Women with Fibroids Movement: Part Six—“Sheros” Wanted!

Women across the country are banding together to advocate for timely and appropriate care and treatment. The uterine fibroid patient advocacy movement is creating an organized and unified patient voice, the first step towards being taken seriously by the medical community—as opposed, Patricia says, “to being seen as a lot of screaming women, which is kind of what we’re taken for now.”

More women like Mercy, who had the courage to find her own solution, are connecting to each other, learning from their empowering and motivating experience:

Even when a woman is armed with knowledge about abnormal uterine bleeding treatment options, and knows   how to interact confidently with her doctor, the Canadian healthcare system itself may still throw up barriers to her best treatment outcomes.

So what are women living with these conditions to do? 5 Ways Any Woman Can Be A Shero Being a Shero isn’t complicated. Here are five easy, everyday steps anyone can take to be a Shero:

1. Talk, talk, talk—be a talking Shero. Tell your story to your friends, your family, your boss, your co-workers, your bowling club, your yoga class-anyone you haven’t shared with. You might be surprised by how they respond and by how many women may be [...] continue the story

Women with Fibroids Movement: Part Five—Face to Face with Your Physicians

Information is powerful. When you’re ill, it’s your right to be given the information you need to make the best decisions for you and your body.

A question is a powerful thing, because it yields information. Ask as many questions as it takes to understand your condition and your treatment options. Ask questions like your life depends on it—as we’ve learned from the stories told by the women leading the uterine fibroid patient advocacy movement, it kind of does.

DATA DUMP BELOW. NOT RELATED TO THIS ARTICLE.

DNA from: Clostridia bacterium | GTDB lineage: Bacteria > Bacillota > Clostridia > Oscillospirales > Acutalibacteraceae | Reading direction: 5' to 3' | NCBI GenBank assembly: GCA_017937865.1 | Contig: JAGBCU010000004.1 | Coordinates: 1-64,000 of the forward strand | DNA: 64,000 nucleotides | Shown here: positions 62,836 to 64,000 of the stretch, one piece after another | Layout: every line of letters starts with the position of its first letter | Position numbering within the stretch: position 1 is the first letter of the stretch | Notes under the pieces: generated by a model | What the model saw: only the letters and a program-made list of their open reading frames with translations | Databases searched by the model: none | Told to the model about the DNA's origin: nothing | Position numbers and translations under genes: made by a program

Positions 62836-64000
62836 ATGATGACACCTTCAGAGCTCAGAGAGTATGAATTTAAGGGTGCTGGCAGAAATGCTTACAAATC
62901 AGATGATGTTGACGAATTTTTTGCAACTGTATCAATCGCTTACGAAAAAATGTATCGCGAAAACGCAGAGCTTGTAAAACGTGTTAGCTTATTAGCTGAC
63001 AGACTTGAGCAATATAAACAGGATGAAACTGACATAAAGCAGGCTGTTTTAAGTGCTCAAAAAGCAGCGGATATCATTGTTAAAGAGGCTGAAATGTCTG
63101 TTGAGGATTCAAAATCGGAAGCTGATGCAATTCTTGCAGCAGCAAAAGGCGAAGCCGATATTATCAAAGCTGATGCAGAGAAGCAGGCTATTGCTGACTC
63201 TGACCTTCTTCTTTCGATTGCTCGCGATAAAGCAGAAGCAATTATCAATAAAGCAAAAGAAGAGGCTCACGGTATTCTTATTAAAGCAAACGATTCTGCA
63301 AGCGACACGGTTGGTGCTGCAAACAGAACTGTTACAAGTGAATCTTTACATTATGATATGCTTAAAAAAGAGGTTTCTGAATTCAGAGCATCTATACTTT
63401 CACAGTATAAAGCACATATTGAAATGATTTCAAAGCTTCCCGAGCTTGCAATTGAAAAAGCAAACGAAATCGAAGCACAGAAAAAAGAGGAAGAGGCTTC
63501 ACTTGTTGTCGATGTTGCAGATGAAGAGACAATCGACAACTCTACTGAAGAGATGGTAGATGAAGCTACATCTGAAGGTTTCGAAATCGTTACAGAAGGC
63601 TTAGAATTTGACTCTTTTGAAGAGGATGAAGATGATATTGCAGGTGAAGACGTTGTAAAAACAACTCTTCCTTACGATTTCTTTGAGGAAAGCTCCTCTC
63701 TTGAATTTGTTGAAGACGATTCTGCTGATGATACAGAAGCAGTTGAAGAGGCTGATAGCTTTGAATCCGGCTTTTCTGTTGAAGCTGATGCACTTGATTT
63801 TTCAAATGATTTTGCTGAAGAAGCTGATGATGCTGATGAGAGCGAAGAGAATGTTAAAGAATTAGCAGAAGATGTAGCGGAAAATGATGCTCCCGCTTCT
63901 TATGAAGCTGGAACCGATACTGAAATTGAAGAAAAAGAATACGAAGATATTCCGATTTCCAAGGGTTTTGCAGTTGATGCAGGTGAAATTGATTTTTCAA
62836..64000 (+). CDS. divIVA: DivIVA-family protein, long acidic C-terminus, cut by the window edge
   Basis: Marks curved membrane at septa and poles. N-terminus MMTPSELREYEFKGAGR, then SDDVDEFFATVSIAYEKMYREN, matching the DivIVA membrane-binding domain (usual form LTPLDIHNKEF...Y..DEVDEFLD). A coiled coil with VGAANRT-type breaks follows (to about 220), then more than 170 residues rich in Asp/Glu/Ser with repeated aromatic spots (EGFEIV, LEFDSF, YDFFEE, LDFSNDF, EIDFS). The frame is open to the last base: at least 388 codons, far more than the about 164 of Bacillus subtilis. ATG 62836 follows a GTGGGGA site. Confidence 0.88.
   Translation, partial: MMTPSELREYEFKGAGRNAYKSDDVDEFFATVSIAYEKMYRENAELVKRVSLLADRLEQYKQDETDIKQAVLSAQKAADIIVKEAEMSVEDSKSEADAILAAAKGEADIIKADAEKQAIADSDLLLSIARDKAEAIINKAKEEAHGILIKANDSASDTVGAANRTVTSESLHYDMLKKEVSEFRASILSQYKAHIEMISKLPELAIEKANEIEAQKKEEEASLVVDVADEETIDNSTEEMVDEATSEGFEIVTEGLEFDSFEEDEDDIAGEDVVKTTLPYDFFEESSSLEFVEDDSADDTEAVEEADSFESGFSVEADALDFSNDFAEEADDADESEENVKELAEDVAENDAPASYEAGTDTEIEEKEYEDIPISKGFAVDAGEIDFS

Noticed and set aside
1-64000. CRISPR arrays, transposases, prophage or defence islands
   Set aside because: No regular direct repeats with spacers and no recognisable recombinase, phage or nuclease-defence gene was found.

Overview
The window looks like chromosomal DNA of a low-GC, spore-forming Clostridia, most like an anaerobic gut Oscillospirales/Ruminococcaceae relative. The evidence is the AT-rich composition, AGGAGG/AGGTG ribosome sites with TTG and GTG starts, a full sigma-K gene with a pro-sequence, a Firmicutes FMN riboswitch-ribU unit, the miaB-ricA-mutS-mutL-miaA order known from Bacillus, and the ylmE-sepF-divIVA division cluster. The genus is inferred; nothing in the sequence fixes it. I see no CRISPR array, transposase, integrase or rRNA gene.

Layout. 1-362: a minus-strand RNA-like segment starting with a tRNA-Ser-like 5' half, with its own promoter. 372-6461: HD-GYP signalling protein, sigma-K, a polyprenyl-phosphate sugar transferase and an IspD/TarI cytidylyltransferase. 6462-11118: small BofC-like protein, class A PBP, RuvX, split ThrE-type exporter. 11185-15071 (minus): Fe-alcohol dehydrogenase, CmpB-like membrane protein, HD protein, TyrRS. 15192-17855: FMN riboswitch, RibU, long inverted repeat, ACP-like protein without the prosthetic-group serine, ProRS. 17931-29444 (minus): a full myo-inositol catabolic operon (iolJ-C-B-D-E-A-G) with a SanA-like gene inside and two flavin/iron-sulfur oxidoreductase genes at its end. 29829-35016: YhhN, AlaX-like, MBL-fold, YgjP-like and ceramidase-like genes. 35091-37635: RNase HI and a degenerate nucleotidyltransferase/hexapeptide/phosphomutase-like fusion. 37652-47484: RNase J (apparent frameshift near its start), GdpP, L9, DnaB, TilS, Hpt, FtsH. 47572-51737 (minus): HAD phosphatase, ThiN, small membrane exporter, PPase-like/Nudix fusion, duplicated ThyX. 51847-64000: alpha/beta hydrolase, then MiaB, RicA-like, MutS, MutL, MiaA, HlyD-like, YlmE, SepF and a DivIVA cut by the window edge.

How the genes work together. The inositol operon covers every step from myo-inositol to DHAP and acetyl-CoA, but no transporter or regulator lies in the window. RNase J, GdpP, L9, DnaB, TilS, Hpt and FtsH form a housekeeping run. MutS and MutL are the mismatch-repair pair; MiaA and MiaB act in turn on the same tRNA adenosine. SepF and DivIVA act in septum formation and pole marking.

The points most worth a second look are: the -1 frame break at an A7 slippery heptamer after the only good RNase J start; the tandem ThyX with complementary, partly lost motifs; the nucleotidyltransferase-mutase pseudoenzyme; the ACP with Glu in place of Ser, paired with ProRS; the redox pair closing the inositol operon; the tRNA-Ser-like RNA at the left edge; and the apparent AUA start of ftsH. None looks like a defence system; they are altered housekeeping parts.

It’s important to ask smart questions. We’ve made it easy for you. Here are the top questions to ask…

When you get any kind of diagnosis:

What is my diagnosis? Please explain it thoroughly to me in plain language. What are the treatments/medications? What are they composed of and why? Are there any risks associated with the treatment? Are there any alternative treatments? Where can I get more information? What are the planned procedures?

When you’re told you need a hysterectomy:

What are the treatment guidelines in our country, and more to the point, how can those guidelines be applied to me? When are hysterectomies indicated under these guidelines? Do I have any of those conditions? What are the treatment options offered at my hospital besides hysterectomy? How can I find a doctor who [...] continue the story

Women with Fibroids Movement: Part Four—Information is Power

Practitioner-patient interactions can represent a potential barrier to timely and appropriate diagnosis and treatment, as we learned in a previous post in this series. In the prolonged and confusing healthcare journeys that some of the 15 women at the forefront of the uterine fibroids patient movement have gone through, practitioners have sometimes diminished their suffering and denied them information: “After a million trips to my GP, he told me to just try putting up with it.”

“I asked him about my test results. He said, ‘You wouldn’t understand.’”